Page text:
On June 13, 2018, SodaStream hosted Israel’s largest Ramadan event ever at the company’s plant in Rahat, Israel. The facility, which is known as the “Island of Peace,” supports diversity and coexistence by employing 2,000 people from all walks of Israeli society, including Bedouins, Israeli Arabs from East Jerusalem, Jewish Israelis from all backgrounds, new immigrants as well as Palestinians from Judea and Samaria.
The highlight of the event was a kite flying demonstration by SodaStream employees, led by CEO Daniel Birnbaum. The kites, which were printed with the word “Peace” in Hebrew, Arabic and English, were flown toward the Gaza border, which is only 22 kilometers from Rahat. One large kite, 6 foot x 5 foot, was made of a tapestry of pictures drawn by children of Jewish and Muslim employees – with an olive branch tied to the kite tail.
“They say that coexistence is complex and difficult, but at SodaStream, Israelis and Palestinians live side-by-side together every day,” said SodaStream CEO Daniel Birnbaum. “I am proud of SodaStream’s Muslim employees, who on the occasion of the Ramadan event decided to send a message of coexistence and brotherhood, not only to their Jewish colleagues, but also to their Muslim brothers on the other side of the Gaza border. With our kite flying display, we choose the message of hope and peace. Nothing could be more symbolic than giving kites back to the children – as a toy rather than a vehicle of destruction and terror, for which kites have been recently used. Perhaps the leaders on both sides could learn from this message and work to focus their attention on lasting peace, rather than perpetuating the conflict.”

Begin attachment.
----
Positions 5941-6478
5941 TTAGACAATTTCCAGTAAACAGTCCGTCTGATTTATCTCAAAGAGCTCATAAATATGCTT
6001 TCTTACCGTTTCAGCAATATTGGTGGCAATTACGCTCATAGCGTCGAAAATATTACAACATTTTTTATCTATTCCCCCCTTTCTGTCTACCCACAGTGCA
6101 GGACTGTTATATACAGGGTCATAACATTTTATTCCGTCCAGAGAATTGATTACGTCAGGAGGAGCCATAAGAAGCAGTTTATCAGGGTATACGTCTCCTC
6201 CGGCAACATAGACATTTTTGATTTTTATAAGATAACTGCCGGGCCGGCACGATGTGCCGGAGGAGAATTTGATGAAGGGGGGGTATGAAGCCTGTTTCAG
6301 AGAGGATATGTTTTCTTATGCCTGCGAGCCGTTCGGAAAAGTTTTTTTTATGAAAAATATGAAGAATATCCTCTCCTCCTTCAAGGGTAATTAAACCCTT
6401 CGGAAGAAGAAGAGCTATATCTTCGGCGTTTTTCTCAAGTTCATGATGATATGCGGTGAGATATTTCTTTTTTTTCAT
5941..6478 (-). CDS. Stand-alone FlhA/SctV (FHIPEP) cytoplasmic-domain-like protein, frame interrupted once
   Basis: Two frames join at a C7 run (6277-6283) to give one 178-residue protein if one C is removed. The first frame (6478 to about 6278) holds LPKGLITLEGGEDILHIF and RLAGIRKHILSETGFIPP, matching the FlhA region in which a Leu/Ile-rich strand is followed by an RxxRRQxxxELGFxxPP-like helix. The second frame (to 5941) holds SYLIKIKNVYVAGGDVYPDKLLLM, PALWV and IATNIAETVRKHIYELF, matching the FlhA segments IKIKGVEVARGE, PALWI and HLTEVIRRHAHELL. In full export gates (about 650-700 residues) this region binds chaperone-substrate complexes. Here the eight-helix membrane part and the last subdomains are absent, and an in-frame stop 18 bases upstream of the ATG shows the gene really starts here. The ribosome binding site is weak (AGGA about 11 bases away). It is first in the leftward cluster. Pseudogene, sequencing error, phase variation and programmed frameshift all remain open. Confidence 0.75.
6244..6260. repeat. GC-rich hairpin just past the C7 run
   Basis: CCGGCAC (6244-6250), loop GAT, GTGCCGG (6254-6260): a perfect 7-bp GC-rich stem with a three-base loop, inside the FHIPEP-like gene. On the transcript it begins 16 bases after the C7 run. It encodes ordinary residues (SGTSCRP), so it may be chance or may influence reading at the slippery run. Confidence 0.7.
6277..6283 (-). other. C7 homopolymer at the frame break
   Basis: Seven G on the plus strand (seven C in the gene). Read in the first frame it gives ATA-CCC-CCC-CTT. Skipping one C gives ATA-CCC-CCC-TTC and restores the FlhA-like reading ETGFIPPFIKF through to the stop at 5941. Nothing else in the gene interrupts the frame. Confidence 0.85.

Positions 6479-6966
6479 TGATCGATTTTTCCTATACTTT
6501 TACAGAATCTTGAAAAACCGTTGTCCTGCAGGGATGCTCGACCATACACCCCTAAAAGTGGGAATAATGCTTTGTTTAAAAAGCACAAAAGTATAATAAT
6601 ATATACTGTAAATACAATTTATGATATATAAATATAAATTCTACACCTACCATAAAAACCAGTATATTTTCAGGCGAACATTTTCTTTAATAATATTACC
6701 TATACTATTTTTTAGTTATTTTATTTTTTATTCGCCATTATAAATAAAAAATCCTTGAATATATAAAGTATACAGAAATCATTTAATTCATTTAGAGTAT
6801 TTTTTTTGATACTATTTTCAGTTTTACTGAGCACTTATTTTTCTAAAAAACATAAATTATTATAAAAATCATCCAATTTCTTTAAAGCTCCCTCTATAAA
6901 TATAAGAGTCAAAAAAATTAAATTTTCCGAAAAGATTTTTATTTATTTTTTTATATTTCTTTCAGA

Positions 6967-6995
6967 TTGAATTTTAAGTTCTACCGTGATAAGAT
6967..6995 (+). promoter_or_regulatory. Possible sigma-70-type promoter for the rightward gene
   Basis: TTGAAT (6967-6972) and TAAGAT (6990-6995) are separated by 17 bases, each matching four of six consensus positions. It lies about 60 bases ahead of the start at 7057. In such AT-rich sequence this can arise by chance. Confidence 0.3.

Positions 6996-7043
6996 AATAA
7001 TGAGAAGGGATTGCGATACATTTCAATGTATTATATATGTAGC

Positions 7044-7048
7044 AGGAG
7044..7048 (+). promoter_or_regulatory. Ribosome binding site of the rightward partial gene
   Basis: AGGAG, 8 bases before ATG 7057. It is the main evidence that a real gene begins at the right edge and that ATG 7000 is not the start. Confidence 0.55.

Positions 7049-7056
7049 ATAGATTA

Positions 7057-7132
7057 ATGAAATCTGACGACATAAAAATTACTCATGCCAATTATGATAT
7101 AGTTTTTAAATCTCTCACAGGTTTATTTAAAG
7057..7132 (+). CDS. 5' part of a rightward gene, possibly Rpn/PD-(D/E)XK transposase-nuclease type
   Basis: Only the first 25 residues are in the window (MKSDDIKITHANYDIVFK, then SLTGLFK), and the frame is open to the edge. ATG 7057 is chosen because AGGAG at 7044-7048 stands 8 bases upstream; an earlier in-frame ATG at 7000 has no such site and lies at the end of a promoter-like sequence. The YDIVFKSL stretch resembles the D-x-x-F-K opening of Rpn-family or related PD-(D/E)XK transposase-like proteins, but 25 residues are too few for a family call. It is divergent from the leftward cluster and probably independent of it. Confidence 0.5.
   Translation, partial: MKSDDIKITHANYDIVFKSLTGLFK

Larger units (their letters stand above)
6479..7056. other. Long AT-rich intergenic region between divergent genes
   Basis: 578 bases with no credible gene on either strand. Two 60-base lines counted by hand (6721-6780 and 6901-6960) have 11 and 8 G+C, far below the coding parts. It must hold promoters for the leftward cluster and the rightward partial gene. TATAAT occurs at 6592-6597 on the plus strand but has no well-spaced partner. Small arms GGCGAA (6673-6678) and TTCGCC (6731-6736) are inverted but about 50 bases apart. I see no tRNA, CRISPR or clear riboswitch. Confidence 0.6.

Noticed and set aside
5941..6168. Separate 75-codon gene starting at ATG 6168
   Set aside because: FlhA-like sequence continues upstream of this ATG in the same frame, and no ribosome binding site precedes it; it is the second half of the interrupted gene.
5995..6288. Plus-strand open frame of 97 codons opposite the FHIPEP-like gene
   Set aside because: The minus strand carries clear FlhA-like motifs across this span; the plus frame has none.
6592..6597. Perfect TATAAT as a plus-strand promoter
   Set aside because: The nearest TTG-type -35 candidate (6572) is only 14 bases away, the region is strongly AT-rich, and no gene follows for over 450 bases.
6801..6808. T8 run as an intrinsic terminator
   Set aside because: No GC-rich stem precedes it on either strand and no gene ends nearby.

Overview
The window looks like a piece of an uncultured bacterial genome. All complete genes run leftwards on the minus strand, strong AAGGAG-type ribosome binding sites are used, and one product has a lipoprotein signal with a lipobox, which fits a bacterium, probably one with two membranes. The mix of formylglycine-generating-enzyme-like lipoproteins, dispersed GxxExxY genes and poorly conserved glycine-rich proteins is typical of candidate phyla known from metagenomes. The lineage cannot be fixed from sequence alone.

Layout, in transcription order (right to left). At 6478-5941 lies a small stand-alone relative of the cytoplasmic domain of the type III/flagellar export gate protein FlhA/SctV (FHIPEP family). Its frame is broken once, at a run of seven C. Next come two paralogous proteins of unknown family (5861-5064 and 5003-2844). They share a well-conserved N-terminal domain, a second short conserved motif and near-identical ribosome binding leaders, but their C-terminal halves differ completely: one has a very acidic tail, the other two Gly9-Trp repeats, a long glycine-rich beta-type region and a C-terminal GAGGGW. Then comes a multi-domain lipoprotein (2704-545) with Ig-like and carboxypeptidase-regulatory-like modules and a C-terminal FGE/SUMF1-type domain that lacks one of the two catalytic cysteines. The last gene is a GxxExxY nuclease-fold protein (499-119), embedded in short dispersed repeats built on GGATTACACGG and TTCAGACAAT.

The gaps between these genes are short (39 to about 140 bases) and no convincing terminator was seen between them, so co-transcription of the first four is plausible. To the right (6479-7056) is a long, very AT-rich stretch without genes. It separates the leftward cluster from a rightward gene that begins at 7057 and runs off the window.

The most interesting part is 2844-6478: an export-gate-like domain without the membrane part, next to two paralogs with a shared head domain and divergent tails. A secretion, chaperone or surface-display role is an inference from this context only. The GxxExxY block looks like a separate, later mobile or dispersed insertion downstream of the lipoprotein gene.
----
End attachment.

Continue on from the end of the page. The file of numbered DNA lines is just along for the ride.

Attendants of the event included Talal Alkernawi, the mayor of Rahat, ambassadors in Israel from Canada, Russia, Austria, Ireland, Georgia, Colombia, Paraguay, Ecuador, the Philippines and Panama and local religious leaders. The event also included a special greeting from the President of Israel, Mr. Reuven (Rubi) Rivlin who said that “SodaStream is a company that inspires hope and reminds us all that we can and we need to work and live together.”
In addition to a meal to break the traditional fast, guests enjoyed a joint performance in Hebrew and Arabic by Jewish Israeli singer Bat Ella, Arab singers Haitham Jashi and Said Terbia, and a choir of 100 Muslim and Jewish children.
SodaStream has garnered extensive media coverage as a target of boycott activists. In spite of this negative attention, SodaStream continues to be an advocate for coexistence through a “Peace Economy” based on equal pay, benefits and opportunities for its entire work force.